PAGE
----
August 18, 2014
By Neal Tepel
New York – The Second Circuit Court of Appeals has ruled that Attorney General Schneiderman’s 2012 settlement with J. Ezra Merkin, who invested over $2 billion with Bernard M. Madoff on behalf of hundreds of investors, may proceed. The decision affirms a 2013 U.S. District Court ruling that denied an effort by Irving Picard, the Madoff trustee, to block the Attorney General’s Office from distributing the proceeds of the $410 million settlement directly to Madoff’s victims. The ruling means that these victims should begin receiving the money in the coming months.
“This ruling is a victory for justice and accountability. Many New Yorkers entrusted their investments to Mr. Merkin, who then steered money to Madoff and received millions of dollars in management and incentive fees,” said Attorney General Schneiderman. “By paving the way for my office to disburse the proceeds of this $410 million settlement to the investors and charities harmed by Mr. Merkin’s actions, this ruling will help bring justice for these people and institutions that lost millions of dollars.”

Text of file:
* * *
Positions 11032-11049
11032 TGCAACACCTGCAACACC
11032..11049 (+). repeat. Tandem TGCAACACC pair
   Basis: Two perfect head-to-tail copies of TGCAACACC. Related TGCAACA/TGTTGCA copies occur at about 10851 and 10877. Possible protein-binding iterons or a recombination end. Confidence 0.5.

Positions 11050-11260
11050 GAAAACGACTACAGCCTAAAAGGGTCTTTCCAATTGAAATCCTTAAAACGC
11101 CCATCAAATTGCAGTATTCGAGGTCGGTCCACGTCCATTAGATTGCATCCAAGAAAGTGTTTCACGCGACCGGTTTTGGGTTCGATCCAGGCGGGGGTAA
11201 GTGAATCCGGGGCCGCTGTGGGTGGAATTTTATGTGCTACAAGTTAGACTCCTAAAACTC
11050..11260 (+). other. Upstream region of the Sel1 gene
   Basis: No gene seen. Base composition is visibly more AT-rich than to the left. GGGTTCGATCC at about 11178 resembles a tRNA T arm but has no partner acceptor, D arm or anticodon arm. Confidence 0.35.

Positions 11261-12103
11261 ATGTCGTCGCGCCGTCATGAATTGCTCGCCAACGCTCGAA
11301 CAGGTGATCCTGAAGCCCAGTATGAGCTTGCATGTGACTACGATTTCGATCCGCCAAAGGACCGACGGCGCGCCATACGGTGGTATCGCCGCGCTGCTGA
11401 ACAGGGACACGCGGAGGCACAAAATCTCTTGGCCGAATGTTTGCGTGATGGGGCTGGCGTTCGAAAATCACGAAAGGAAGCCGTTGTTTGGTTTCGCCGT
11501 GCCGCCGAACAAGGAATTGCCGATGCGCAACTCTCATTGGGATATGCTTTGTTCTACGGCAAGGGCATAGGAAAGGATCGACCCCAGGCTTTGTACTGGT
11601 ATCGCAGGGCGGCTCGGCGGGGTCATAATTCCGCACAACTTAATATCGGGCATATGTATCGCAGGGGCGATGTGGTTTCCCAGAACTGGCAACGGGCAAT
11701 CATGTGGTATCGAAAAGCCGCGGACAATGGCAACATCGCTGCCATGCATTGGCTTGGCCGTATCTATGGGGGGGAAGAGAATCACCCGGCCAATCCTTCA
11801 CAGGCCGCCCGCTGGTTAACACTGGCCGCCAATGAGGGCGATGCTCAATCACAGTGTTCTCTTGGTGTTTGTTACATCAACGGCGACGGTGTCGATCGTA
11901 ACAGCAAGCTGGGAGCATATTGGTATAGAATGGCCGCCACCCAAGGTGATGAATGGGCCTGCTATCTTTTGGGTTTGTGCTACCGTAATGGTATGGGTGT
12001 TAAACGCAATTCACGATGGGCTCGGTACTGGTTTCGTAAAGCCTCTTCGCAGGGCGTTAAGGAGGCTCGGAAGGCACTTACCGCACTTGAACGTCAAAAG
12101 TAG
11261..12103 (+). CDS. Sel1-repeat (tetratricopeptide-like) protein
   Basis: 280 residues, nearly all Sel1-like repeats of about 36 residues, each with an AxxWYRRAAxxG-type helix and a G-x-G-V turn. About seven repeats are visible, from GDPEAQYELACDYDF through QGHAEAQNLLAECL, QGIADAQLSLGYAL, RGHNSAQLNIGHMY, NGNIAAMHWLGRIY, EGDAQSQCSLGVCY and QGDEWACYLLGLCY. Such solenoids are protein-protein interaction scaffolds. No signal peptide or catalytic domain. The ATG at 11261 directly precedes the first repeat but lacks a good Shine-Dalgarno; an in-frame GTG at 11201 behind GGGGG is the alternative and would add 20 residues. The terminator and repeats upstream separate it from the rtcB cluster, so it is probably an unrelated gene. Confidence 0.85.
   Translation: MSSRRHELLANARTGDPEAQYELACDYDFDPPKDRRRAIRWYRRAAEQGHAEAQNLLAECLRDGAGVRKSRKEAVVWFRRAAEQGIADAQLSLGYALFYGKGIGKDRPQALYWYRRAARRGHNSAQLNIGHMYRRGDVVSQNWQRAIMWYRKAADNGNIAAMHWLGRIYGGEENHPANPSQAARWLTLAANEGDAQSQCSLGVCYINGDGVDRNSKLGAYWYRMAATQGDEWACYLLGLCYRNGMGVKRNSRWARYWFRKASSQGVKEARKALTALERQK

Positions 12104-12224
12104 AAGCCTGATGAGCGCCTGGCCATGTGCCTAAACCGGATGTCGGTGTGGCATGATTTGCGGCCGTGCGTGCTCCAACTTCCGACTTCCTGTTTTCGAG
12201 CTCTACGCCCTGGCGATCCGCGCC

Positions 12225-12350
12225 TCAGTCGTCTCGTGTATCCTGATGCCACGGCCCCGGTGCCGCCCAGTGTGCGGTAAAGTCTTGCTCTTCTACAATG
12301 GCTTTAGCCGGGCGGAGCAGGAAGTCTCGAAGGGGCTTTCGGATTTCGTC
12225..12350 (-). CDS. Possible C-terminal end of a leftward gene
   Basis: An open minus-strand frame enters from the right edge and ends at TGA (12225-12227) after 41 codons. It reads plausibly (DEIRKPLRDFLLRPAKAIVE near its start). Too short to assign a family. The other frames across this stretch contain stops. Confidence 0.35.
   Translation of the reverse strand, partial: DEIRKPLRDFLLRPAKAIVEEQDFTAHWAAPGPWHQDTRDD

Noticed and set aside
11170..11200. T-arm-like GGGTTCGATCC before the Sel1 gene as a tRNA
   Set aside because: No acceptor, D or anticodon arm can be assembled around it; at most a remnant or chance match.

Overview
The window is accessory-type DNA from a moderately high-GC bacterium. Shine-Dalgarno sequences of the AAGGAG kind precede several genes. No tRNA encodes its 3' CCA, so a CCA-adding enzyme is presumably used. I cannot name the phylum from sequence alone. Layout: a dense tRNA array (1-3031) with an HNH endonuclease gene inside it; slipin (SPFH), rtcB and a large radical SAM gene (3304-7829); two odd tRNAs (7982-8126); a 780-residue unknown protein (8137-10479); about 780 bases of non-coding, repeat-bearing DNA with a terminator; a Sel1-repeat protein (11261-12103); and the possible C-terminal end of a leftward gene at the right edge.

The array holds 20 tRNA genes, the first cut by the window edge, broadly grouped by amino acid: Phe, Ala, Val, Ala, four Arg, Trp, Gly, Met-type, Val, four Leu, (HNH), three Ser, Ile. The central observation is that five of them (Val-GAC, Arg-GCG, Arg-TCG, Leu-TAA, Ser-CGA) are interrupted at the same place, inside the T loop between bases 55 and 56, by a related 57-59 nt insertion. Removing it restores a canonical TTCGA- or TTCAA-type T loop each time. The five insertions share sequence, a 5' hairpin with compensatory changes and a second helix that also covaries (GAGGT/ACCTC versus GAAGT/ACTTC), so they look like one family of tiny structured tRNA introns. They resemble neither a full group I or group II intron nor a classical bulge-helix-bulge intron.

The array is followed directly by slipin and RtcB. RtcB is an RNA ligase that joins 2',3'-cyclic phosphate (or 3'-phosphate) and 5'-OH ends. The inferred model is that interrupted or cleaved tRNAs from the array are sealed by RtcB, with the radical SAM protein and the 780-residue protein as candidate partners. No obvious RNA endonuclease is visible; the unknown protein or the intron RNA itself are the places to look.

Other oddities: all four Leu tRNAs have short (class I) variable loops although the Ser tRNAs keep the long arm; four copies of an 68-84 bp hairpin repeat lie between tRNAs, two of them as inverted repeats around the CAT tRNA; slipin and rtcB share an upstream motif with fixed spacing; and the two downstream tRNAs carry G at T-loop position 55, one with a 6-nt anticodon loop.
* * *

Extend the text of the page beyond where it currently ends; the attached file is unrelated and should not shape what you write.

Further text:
In April 2009, the Office of Attorney General charged Merkin with violations of the Martin Act, General Business Law § 352; and Executive Law § 63(12) for concealing Madoff’s control of the Merkin Funds and for breaches of his fiduciary duty to manage the funds prudently. The lawsuit sought damages, disgorgement of all fees by Merkin, and injunctive relief.
In June, 2012, A.G. Schneiderman announced a $410 million settlement with Merkin, who controlled three funds that invested over $2 billion with Bernard M. Madoff on behalf of hundreds of investors, including many New Yorkers and charitable organizations. The institutions had entrusted Merkin with their funds but, because Merkin secretly turned all of these funds over to Madoff, the investors lost most of their money as a result of Madoff’s Ponzi scheme. Irving Picard, acting as Madoff trustee, attempted to prevent the AG’s office from returning the money to the victims. Picard contended that under Bankruptcy Laws, he had priority over Merkin’s assets and that the Attorney General should be enjoined from distributing them, pending resolution of Picard’s separate claims against Merkin. The court rejected that argument.
Under the 2012 agreement secured by Attorney General Schneiderman, Merkin agreed to pay $405 million to compensate investors over a three-year period, and $5 million to the State of New York to cover fees and costs. It was the first settlement resulting from a government action against Merkin.